“During times of universal deceit, telling the truth becomes a revolutionary act.” George Orwell

Friday, August 12, 2016

Favoring others over persons with disabilities

I grabbed my Bible yesterday morning just to do some reading and opened it up to James 2. It is a very powerful passage that I have blogged about in the past (see Favoritism Forbidden). I have been using the New Living Translation in my reading recently. Well the translation of verse 1 kinda slapped me in the face! It says,
"My dear brothers and sisters, how can you claim to have faith in our glorious Lord Jesus Christ if you favor some people over others?"

I knew the passage addressed favoritism, in particular related to people in wealth or poverty, but the lessons are generally the same for favoring one group of people with a perceived positive characteristic over another with a characteristic thought to be less desirable. James goes on to indicate how this way of treating people is both wrong and actually somewhat foolish when it is unpacked. But I was struck by the power of the translation. You can't have faith in Jesus if you favor some people over others.

I am unsure of what this means for the faith of the Christian church generally because we do this all the time in reference to persons with disabilities. It goes back to a recent posting on this blog related to structural injustice. There is structural injustice and institutional favoritism of some people over others.

I received an email from a disability ministry leader whose name readers would know. She told me of how the criteria for being a deacon in a particular denomination basically would exclude people from that type of service because they couldn't meet the academic nature of the criteria. People who are excellent at service in myriad ways would be excluded from this leadership role because of structures established by the church. Now I can't say that the reason for these criteria was to exclude persons with intellectual disabilities, for example, however that is the result nonetheless. These structures actually teach exclusion, teach favoritism as the acceptable position of the church. Now I get it. I should not be your worship leader because I do not play the guitar very well. I get it. However, poor guitar playing should not keep me from being a deacon, a role that revolves around service. In the same way, theological expertise should also not keep me from being a leader in serving others.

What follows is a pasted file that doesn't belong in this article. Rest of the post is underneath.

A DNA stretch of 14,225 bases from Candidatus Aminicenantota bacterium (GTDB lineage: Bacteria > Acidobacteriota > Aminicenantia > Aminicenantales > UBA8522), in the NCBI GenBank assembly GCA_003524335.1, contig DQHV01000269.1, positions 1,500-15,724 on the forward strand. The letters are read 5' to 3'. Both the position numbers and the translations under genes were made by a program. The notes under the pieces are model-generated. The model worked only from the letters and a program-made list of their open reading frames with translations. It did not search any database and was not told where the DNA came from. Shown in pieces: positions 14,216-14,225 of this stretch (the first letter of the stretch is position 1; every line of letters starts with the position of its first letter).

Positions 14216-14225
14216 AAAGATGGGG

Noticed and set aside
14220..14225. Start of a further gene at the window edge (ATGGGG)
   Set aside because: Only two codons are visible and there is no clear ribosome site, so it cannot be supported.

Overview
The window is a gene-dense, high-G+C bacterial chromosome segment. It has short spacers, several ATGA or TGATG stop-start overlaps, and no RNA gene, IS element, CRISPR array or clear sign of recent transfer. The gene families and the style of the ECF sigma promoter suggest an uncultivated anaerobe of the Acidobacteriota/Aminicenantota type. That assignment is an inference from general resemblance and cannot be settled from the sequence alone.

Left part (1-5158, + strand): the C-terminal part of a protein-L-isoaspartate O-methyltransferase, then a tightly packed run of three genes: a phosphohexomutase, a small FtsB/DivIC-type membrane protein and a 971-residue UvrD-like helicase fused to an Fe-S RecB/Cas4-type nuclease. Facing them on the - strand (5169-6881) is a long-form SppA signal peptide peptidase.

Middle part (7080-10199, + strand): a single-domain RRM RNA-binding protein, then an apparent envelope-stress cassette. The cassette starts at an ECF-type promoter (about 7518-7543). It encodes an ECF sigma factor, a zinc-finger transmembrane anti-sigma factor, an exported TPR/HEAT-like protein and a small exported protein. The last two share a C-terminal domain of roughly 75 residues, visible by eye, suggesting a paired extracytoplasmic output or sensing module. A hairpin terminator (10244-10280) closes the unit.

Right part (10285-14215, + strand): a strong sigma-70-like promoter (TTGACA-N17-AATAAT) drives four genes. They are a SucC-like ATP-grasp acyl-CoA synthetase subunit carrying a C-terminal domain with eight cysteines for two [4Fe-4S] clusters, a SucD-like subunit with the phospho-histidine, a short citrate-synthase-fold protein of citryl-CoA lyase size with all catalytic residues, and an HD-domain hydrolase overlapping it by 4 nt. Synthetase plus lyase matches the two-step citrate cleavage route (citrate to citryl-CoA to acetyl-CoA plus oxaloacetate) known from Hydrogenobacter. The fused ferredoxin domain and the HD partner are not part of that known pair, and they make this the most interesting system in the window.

I have told this story in this blog before, but I once attended a church where a man with intellectual disabilities had for many years been one of the people on the rotation to serve communion. When his week/month came up he joined the group who passed the juice cups and crackers to the congregation. However, when there was a change over in the elders of the church, one who was a psychologist said it was inappropriate for the man (who had been successfully serving communion without incident) to participate in this form of service because of what the psychologist described as his "mental age." As an aside, please don't talk about someone's mental age around me as I will confront you about what exactly that means. It is little more than an insult to speak of someone's mental age. So from that point forward that man was excluded from serving communion.

These are the types of things leaders teach congregations. If leaders don't understand they should not show favoritism then we need to teach them that they shouldn't show favoritism. You can cite the James 2:1 verse above. Also ask them about 1 Corinthians 12:21, The eye can never say to the hand, "I don't need you"  The head can't say to the feet, "I don't need you.". You can also look at verses 22-23 of that same passage. Or even 1 John 4:20 which says, for if we don't love people we can see, how can we love God, whom we cannot see?

In the notes in the NLT regarding this chapter, it says the following (p 2771).
Showing favoritism. Why is it wrong to show favoritism to the wealthy?
1. It is inconsistent with Christ's teachings.
2. It results from evil thoughts.
3. It insults people made in God's image.
4. It is a by-product of selfish motives.